Anointing required oils which were very expensive and therefore highly valued. To anoint someone with oil was to transfer this great value to that person — a gift which out-valued the monetary worth. When Jesus was anointed at Bethany by Mary, the gospel tells us that she anointed Jesus’ feet with a perfumed nard that was worth an entire year’s wages. Judas Iscariot immediately tried to put it in monetary terms by saying the nard could have been sold and the proceeds given to the poor. But Jesus describes its true value and says, “She has done a beautiful thing for me” before adding,
“And truly, I say to you, wherever the gospel is proclaimed in the whole world,
what she has done will be told in memory of her.”
(Mark 14:9 & parallels)
Anointing with oil is a big deal and the one being anointed is also a big deal. The Psalm tells us, “You anoint my head with oil.” We are a big deal to the shepherd. We are his anointed ones. It is fitting that we are called Christians — little Christs; little anointed ones.
Sign and Sacrament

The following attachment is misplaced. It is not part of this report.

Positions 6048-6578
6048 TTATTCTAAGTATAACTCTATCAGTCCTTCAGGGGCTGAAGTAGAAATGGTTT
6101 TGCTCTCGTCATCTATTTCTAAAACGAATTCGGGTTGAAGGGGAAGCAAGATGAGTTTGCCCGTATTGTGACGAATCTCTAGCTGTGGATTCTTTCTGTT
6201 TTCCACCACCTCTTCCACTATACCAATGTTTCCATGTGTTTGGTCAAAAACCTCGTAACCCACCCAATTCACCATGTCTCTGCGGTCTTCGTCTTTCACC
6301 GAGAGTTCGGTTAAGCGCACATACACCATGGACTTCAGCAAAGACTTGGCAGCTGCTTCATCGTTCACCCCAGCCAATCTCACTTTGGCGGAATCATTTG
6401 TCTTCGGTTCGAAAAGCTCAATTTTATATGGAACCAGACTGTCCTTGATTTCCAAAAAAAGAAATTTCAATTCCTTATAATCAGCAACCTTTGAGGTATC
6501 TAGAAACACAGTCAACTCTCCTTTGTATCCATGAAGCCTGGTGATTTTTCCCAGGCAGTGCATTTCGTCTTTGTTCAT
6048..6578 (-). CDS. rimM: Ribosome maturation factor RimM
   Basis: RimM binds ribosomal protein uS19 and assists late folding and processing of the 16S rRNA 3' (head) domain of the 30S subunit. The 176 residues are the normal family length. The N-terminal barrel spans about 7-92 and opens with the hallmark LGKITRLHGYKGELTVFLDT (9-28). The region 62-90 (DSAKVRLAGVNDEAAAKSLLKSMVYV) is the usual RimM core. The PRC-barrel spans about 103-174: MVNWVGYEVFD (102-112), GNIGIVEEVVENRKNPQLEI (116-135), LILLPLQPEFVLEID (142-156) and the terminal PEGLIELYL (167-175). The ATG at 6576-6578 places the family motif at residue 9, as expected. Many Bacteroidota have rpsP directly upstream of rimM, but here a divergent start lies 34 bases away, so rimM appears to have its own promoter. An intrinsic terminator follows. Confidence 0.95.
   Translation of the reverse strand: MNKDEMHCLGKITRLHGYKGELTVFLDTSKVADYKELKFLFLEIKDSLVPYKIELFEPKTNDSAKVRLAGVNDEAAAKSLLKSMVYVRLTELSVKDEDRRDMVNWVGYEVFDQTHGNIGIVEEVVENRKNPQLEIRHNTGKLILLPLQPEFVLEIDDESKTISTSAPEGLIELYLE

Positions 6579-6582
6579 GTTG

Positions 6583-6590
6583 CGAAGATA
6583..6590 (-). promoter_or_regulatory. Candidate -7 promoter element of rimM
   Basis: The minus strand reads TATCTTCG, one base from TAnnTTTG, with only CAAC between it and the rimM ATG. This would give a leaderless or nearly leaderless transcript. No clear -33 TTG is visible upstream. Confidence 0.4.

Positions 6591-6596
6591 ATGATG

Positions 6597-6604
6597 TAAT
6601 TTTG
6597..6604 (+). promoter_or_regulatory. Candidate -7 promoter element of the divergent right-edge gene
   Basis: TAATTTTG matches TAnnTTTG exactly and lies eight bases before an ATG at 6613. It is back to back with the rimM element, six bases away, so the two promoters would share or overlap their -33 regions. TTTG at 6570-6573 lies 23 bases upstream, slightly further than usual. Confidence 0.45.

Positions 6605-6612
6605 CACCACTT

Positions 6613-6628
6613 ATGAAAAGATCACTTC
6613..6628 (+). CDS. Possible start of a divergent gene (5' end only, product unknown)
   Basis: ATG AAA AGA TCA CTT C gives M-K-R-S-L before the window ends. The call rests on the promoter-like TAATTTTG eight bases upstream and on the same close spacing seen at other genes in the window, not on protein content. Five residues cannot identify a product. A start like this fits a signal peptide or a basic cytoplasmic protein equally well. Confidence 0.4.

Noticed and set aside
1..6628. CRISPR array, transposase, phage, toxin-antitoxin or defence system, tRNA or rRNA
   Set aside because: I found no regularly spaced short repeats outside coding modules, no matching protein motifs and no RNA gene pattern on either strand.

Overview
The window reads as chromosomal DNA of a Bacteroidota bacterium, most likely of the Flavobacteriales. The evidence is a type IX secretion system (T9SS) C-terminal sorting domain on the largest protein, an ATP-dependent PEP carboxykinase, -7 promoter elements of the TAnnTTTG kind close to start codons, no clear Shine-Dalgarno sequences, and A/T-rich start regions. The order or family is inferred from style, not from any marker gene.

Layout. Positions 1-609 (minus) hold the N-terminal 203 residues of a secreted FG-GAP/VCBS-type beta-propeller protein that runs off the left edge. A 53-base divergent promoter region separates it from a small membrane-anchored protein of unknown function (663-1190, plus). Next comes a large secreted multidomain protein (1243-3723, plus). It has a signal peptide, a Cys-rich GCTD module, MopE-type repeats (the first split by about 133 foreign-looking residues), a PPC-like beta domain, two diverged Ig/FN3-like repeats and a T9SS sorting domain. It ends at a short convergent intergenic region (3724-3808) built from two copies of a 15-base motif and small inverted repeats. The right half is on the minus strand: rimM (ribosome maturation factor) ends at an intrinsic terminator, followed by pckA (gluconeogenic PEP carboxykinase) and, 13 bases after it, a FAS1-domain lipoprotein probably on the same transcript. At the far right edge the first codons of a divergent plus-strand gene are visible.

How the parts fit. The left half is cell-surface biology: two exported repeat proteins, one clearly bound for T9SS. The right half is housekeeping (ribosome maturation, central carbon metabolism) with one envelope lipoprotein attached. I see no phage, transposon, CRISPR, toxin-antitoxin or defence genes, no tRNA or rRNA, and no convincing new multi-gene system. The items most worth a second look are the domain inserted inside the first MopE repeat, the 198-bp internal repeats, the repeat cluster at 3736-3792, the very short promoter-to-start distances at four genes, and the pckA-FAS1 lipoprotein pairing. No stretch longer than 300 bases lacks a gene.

Anointing has a deeper purpose than just conveying honour and expressing value for the person being anointed. It also acts as an outward sign of an inner grace. The word we use to describe this is ‘sacrament’. When we receive the gifts of bread and wine at Communion, these too are sacraments as they are also an outward sign of an inner grace. When we receive the bread and wine, we believe by faith that we receive Jesus.
When we are anointed with oil, it aroma, its flowing texture, its warmth and its effect on our skin all create a sensation that points to an inner grace and a deeper beauty. The grace we receive releases the true image of God within us, free from the distortion of deception, and healed of the marring caused by our sin.